By Fergus Jensen
SYDNEY (Reuters) – Indonesia has lobbied Southeast Asian countries to carry out maritime patrols in the disputed South China Sea, claimed in most part by China, to improve security, Defence Minister Ryamizard Ryacudu said on Friday.
Indonesia says it’s a non-claimant state in the South China Sea dispute but has clashed with China over fishing rights around the Natuna Islands and expanded its military presence there, and also renamed the northern reaches of its exclusive economic zone, asserting its own maritime claim.
Australian Foreign Minister Julie Bishop and Defence Minister Marise Payne held talks with their Indonesian counterparts Retno Marsudi and Ryacudu in Sydney, ahead of an Association of Southeast Asian Nations (ASEAN) summit.
Australia is hosting the meeting, despite not being a member of the 10-nation bloc, as it seeks to tighten political and trade ties in the region amid China’s rising influence.
“For the South China Sea, I went around to friends – ASEAN defense ministers – so that each country that faces the South China Sea patrols up to 200 nautical miles, around 230 kilometers,” Ryacudu told reporters at a joint press conference.
Indonesia is focusing on three areas, notably the Sulu Sea, the Malacca Strait and the seas around the coast of Thailand, Ryacudu said, referring to existing cooperation with Thailand, Malaysia, Singapore, Vietnam, Cambodia and the Philippines.
“If we look at the (borders) from Vietnam down to Indonesia and to the Philippines, we can see we have secured almost half of the South China Sea (in areas) we are already patrolling.”
China claims most of the South China Sea, an important trade route and which is believed to contain large quantities of oil and natural gas, and has been building artificial islands on reefs, some with ports and air strips, developments that have irked ASEAN members.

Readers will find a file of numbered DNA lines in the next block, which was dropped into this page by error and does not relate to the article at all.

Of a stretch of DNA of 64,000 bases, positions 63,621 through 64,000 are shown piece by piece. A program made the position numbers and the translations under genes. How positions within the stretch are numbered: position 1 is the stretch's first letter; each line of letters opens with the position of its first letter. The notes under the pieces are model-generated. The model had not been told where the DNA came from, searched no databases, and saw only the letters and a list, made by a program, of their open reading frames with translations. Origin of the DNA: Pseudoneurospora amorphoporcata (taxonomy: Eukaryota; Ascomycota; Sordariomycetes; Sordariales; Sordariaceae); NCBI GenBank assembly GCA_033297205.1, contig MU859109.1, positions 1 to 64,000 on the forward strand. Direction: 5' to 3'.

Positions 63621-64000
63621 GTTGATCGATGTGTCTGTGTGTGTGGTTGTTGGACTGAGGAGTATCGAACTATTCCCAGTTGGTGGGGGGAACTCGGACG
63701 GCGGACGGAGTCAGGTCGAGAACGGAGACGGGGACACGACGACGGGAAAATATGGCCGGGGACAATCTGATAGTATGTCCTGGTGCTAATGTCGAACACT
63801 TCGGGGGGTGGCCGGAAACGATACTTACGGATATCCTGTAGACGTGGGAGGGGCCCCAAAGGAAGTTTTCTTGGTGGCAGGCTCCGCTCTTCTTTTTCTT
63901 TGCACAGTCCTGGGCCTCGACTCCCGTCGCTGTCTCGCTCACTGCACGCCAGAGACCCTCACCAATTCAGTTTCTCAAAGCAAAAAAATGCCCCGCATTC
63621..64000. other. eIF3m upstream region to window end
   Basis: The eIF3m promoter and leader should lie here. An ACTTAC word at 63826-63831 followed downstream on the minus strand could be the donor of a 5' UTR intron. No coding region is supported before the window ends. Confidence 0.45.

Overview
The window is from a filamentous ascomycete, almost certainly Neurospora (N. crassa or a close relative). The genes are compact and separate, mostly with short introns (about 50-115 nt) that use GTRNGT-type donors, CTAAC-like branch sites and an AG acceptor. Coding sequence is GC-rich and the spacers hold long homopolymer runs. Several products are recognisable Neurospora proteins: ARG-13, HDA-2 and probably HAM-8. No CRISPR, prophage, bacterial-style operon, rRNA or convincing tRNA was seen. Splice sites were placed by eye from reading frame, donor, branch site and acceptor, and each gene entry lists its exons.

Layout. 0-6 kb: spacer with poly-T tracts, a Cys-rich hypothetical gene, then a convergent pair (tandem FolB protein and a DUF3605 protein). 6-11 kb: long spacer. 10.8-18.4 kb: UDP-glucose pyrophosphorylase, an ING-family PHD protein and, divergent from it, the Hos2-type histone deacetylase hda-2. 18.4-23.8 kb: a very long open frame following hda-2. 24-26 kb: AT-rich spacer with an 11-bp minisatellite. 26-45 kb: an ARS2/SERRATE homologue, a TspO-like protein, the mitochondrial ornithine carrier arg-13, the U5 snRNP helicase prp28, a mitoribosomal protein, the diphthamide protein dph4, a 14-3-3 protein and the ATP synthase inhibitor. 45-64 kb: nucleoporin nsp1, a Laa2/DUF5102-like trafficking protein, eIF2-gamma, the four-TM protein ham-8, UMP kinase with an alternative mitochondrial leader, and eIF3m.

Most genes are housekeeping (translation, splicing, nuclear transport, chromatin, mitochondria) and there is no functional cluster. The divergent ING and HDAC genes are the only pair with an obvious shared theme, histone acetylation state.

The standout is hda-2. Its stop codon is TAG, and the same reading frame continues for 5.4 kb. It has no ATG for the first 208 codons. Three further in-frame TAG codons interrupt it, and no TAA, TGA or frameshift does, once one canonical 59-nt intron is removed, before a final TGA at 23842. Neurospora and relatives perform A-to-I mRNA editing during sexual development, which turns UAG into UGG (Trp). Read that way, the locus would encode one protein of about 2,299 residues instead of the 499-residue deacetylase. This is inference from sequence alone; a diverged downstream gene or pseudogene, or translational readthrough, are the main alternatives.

China has also been rapidly increasingly its military deployment in the South China Sea and its air force said last month that Chinese Su-35 fighter jets took part in a combat patrol over the disputed waterway.
Brunei, Malaysia, Vietnam, the Philippines, all of which are members of ASEAN, and Taiwan also have claims in the sea.
China’s foreign minister said last week that China’s resolve to protect peace and stability in the South China Sea was unshakeable, and that outside forces were attempting to muddy the waters.
China has been angered in the past by freedom of navigation patrols in the South China Sea by the United States which it sees as provocative.
Australia – which says it takes no sides on South China Sea disputes but has supported U.S.-led freedom of navigation activities – has previously said it had no plans to take part in joint patrols.
Officially, the ASEAN summit will focus on fostering closer economic ties among the members of ASEAN and Australia, and countering the threat of Islamist militants returning to the region from the Middle East.
Australian Foreign Minister Bishop also said Australia would “very seriously” consider any formal invitation to join the grouping, a move advocated by Indonesian President Joko Widodo.
(Reporting by Fergus Jensen; Editing by Nick Macfie)